Amazon Go convenience stores will begin to accept cash, according to a report this morning from CNBC, which Amazon confirmed. The retailer didn’t say when cash would be added to existing stores as a payment option, however, only that it was planned. The issue with the cashierless, automated Amazon Go stores is that they require customers to use a stored bank or credit card associated with their Amazon account to make a purchase. This can be discriminatory towards the un-banked and under-banked, who typically pay with cash.
CNBC points out also the change comes at a time when many cities are enacting legislation that would ban cashless stores – that is, stores in some markets will be required to accept cash, as a means of catering to the unbanked who account for around 8.4 million (6.4%) of U.S. households.
Philadelphia last month became the first store to ban cash, the report notes, followed by the state of New Jersey. Other cities are considering this, as well, including New York, San Francisco and Chicago.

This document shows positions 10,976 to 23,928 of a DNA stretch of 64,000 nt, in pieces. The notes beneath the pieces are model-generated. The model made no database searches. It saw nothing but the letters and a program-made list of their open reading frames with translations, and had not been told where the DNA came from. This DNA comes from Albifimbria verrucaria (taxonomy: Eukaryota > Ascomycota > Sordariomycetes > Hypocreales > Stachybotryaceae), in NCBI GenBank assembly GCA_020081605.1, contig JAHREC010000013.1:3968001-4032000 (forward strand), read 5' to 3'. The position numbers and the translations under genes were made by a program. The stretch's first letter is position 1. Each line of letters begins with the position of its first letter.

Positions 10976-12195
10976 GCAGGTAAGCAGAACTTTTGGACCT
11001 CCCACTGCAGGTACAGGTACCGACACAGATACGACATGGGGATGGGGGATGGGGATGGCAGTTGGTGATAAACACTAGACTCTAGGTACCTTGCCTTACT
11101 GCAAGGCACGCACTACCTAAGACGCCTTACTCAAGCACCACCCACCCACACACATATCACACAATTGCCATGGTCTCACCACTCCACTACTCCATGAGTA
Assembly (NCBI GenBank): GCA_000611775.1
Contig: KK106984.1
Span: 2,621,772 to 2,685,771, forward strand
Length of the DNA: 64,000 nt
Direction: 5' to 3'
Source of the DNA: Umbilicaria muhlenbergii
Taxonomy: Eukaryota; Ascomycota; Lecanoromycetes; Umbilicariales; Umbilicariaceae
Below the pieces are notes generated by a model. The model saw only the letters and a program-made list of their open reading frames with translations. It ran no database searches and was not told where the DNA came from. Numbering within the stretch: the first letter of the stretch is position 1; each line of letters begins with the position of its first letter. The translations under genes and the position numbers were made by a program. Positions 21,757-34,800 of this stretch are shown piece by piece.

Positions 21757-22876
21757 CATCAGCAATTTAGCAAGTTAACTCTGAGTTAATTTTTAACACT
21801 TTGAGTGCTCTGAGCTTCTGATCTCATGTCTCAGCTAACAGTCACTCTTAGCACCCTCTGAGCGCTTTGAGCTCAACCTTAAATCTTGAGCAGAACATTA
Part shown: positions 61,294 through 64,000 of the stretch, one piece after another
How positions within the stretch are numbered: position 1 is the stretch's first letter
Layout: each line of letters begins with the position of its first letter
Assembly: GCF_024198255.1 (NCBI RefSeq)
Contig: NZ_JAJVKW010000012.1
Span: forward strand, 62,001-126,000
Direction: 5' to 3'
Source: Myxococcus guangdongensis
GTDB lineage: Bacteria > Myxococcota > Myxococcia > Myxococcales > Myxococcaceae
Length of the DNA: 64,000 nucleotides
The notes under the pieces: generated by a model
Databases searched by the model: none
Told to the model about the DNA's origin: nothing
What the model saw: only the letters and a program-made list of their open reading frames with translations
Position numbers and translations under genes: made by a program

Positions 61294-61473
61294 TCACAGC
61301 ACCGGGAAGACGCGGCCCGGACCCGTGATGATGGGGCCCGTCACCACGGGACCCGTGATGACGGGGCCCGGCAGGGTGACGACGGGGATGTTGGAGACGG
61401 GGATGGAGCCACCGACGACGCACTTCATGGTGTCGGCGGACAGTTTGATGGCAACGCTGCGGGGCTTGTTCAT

Amazon may be trying to get ahead of the legislation by working to accept cash in its cashierless stores before these laws spread across the U.S.
But it remains to be seen how Amazon will implement cash payments. Will it actually staff its cashierless stores with a cashier, or will it go the self-checkout route, where a machine takes the cash payment through inserted bills and then dispenses change?
In either case, the need to accept cash payments could dampen the store’s performance, as it could create lines and bottlenecks in the stores and slow the stores high performance. If self-checkout machines were used, there’s overhead in stocking them with cash, maintenance, and helping customers when they inevitably break down. But a dedicated cashier could mean an expanded headcount, and the costs associated with additional employees.
According to one analysis , Amazon Go’s Seattle Store has been generating 4 to 5 the number of inventory turns per year compared to typical retailers, and its annual sales per square foot of the selling area was $2,700. These figures are expected to grow as more customers shop the stores, along with other tweaks Amazon may make to drive more sales. But this level of performance is possible because of the automation.
CNBC caught wind of Amazon’s plans through a tip from an insider who sent the site a recording of an Amazon employee meeting, where Amazon’s senior vice president of physical stores, Steve Kessel, was responding to a question about the “discrimination and elitism” at Amazon Go stores.
The retailer confirmed his response, where he said Amazon was “planning additional payment mechanisms.” Specifically, Amazon said customers would be able to check out, pay with cash, and receive change.